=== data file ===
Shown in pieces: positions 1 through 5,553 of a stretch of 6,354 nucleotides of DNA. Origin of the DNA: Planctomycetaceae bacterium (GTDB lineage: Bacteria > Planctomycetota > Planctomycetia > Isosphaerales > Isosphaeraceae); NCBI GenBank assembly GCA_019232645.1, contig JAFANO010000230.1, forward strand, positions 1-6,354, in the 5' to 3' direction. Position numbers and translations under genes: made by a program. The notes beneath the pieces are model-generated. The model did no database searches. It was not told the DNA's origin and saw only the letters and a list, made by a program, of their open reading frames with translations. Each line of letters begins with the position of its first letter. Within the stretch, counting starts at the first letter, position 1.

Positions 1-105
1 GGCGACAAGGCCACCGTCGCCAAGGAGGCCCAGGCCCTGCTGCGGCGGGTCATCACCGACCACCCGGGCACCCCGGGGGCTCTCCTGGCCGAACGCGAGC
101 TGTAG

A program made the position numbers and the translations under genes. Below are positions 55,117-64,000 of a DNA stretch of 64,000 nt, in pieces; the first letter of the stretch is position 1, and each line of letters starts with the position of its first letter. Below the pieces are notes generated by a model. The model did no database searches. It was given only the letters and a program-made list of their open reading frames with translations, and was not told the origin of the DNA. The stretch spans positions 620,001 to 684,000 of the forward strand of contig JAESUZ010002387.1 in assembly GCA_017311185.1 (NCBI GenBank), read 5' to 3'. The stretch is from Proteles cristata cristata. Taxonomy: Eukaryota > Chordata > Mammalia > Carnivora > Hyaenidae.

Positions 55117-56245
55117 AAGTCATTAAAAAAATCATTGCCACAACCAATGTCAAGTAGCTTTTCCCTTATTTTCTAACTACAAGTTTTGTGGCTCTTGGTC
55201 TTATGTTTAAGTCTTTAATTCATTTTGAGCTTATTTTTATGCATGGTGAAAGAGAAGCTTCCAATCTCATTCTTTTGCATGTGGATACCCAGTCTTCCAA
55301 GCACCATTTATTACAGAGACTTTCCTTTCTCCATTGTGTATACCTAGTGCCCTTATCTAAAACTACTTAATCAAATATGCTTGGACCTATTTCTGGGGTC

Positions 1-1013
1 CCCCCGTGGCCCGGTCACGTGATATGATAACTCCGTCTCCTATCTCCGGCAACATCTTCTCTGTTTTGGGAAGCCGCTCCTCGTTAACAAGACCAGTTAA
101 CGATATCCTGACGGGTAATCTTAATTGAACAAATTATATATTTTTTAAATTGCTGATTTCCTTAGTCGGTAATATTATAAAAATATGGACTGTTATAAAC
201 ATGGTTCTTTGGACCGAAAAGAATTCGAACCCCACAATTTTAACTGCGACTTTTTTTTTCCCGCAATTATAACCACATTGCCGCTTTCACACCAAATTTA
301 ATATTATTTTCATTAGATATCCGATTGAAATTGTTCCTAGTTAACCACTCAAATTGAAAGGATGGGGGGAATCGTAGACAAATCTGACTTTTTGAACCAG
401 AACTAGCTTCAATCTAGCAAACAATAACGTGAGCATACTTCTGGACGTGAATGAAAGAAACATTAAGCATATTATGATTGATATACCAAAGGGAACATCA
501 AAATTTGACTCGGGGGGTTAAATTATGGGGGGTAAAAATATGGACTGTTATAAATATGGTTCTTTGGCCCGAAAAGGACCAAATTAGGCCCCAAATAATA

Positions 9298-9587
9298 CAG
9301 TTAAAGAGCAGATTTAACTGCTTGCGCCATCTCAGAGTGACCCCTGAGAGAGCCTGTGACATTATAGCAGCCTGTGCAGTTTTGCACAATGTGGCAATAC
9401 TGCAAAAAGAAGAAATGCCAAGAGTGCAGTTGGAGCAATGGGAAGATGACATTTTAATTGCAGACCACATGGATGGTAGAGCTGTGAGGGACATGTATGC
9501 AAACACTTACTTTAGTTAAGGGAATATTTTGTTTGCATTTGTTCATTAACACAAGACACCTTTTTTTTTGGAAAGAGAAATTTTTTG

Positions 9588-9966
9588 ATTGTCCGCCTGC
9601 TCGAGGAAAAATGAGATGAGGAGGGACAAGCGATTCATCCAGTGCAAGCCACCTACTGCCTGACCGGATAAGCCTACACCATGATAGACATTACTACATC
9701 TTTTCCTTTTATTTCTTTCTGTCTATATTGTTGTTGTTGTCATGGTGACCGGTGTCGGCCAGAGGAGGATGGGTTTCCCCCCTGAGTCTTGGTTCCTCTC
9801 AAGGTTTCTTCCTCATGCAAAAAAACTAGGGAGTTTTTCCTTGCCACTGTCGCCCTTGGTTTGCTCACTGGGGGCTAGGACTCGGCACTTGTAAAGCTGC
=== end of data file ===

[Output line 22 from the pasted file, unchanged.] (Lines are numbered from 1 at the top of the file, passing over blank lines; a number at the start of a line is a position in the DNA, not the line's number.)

Positions 9588-9966